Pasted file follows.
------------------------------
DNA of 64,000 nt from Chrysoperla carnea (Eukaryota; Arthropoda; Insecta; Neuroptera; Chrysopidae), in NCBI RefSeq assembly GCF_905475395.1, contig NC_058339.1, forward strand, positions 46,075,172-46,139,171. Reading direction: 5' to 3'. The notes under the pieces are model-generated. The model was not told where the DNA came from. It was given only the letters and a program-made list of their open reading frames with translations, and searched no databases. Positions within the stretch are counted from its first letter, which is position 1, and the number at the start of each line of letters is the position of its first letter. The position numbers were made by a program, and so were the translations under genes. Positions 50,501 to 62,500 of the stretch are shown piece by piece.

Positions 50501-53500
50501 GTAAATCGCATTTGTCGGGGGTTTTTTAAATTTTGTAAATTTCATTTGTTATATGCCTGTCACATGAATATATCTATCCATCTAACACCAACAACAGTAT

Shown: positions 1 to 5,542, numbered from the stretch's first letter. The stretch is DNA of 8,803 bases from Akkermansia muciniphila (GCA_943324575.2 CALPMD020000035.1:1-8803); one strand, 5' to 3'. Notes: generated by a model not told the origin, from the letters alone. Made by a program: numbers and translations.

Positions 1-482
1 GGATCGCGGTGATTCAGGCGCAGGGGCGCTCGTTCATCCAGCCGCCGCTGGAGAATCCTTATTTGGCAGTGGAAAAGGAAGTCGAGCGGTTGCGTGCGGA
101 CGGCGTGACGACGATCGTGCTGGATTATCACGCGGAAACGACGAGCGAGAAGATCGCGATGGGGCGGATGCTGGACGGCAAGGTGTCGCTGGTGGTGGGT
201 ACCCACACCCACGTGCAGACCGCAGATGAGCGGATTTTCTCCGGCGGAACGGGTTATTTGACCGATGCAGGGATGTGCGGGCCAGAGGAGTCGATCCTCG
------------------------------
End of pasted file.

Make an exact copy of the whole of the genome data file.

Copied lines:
DNA of 64,000 nt from Chrysoperla carnea (Eukaryota; Arthropoda; Insecta; Neuroptera; Chrysopidae), in NCBI RefSeq assembly GCF_905475395.1, contig NC_058339.1, forward strand, positions 46,075,172-46,139,171. Reading direction: 5' to 3'. The notes under the pieces are model-generated. The model was not told where the DNA came from. It was given only the letters and a program-made list of their open reading frames with translations, and searched no databases. Positions within the stretch are counted from its first letter, which is position 1, and the number at the start of each line of letters is the position of its first letter. The position numbers were made by a program, and so were the translations under genes. Positions 50,501 to 62,500 of the stretch are shown piece by piece.

Positions 50501-53500
50501 GTAAATCGCATTTGTCGGGGGTTTTTTAAATTTTGTAAATTTCATTTGTTATATGCCTGTCACATGAATATATCTATCCATCTAACACCAACAACAGTAT

Shown: positions 1 to 5,542, numbered from the stretch's first letter. The stretch is DNA of 8,803 bases from Akkermansia muciniphila (GCA_943324575.2 CALPMD020000035.1:1-8803); one strand, 5' to 3'. Notes: generated by a model not told the origin, from the letters alone. Made by a program: numbers and translations.

Positions 1-482
1 GGATCGCGGTGATTCAGGCGCAGGGGCGCTCGTTCATCCAGCCGCCGCTGGAGAATCCTTATTTGGCAGTGGAAAAGGAAGTCGAGCGGTTGCGTGCGGA
101 CGGCGTGACGACGATCGTGCTGGATTATCACGCGGAAACGACGAGCGAGAAGATCGCGATGGGGCGGATGCTGGACGGCAAGGTGTCGCTGGTGGTGGGT
201 ACCCACACCCACGTGCAGACCGCAGATGAGCGGATTTTCTCCGGCGGAACGGGTTATTTGACCGATGCAGGGATGTGCGGGCCAGAGGAGTCGATCCTCG